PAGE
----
Essay on Utopia

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Thomas More’s, Utopia is one of the most politically and socially influential texts to date. His audience, which ranges from academic and social scholars to college students, all can gain a different understanding of the work and it’s meaning. In order to fully comprehend More’s message, one must have an appreciation for the time and culture in which he lived. After grasping historical concepts, one reads Utopia, not as just a volume recounting a fictitious island society, but rather as a critique on a time of corruption and reformation. Throughout the entire text, More’s personal views on the religion, politics, and economy of this turbulent time seep through the carefully plotted thread of this critical work. …show more content…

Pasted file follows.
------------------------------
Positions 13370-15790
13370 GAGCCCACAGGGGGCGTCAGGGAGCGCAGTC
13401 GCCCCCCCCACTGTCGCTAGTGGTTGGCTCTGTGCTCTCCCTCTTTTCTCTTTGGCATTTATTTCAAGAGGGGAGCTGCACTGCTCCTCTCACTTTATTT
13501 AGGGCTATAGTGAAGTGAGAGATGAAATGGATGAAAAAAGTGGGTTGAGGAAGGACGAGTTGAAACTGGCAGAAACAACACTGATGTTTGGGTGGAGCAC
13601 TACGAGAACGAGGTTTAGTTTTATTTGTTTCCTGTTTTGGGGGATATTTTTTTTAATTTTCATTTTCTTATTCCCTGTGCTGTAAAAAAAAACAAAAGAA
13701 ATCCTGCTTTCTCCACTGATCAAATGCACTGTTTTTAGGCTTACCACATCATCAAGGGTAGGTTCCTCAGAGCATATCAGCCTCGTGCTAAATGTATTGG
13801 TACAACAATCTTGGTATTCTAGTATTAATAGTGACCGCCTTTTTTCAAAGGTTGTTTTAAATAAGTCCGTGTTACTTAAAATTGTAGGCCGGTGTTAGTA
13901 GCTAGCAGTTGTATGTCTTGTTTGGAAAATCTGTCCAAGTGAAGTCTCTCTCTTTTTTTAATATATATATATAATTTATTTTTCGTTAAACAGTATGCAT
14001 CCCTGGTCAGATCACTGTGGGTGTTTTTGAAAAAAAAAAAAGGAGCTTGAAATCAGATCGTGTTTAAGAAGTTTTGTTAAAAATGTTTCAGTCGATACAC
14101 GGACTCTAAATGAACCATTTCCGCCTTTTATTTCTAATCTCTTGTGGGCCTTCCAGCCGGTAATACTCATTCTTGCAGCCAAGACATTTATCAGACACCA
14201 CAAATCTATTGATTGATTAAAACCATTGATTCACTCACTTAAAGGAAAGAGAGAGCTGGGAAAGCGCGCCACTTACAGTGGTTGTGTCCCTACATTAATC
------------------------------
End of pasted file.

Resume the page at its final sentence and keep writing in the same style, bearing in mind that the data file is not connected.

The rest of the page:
He goes one step further to make himself a character as the voice of reason. In the time that More wrote the novel, these views were so radical that, had they not had some sort of a disclaimer provided, he could have been punished. Raphael describes the Utopians in detail. More spends an exceptionally large amount of time discussing the Utopians religious beliefs. He describes them as monotheists, stating, “they believe in a single power, unknown, eternal, infinite, inexplicable, far beyond the grasp of the human mind”(73). More stresses this notion of civility in a heathen culture where Christianity had not touched until Hythloday’s arrival. The only religious law that must be followed, which was created by Utopia’s founder, Utopus, claims that any religion is permissible if it includes the notion of an afterlife. He writes this to an audience who he believes has lost all sense of what Christianity truly is. R.W. Chamber states, “The Four Cardinal Virtues—Wisdom, Fortitude, Temperance and Justice…were taken into the medieval system…and were sufficient to ensure that a man or a State might be a model of conduct in secular matters”(138). He says that heathen cultures, like Utopia, are based on these Virtues that are “subsidiary to, not a substitute for, the Christian virtues”(138). Chamber’s idea suggests that More uses the concept of the Utopians, as heathens, working in a successful and yet Non-Christian society, as proof that just because one

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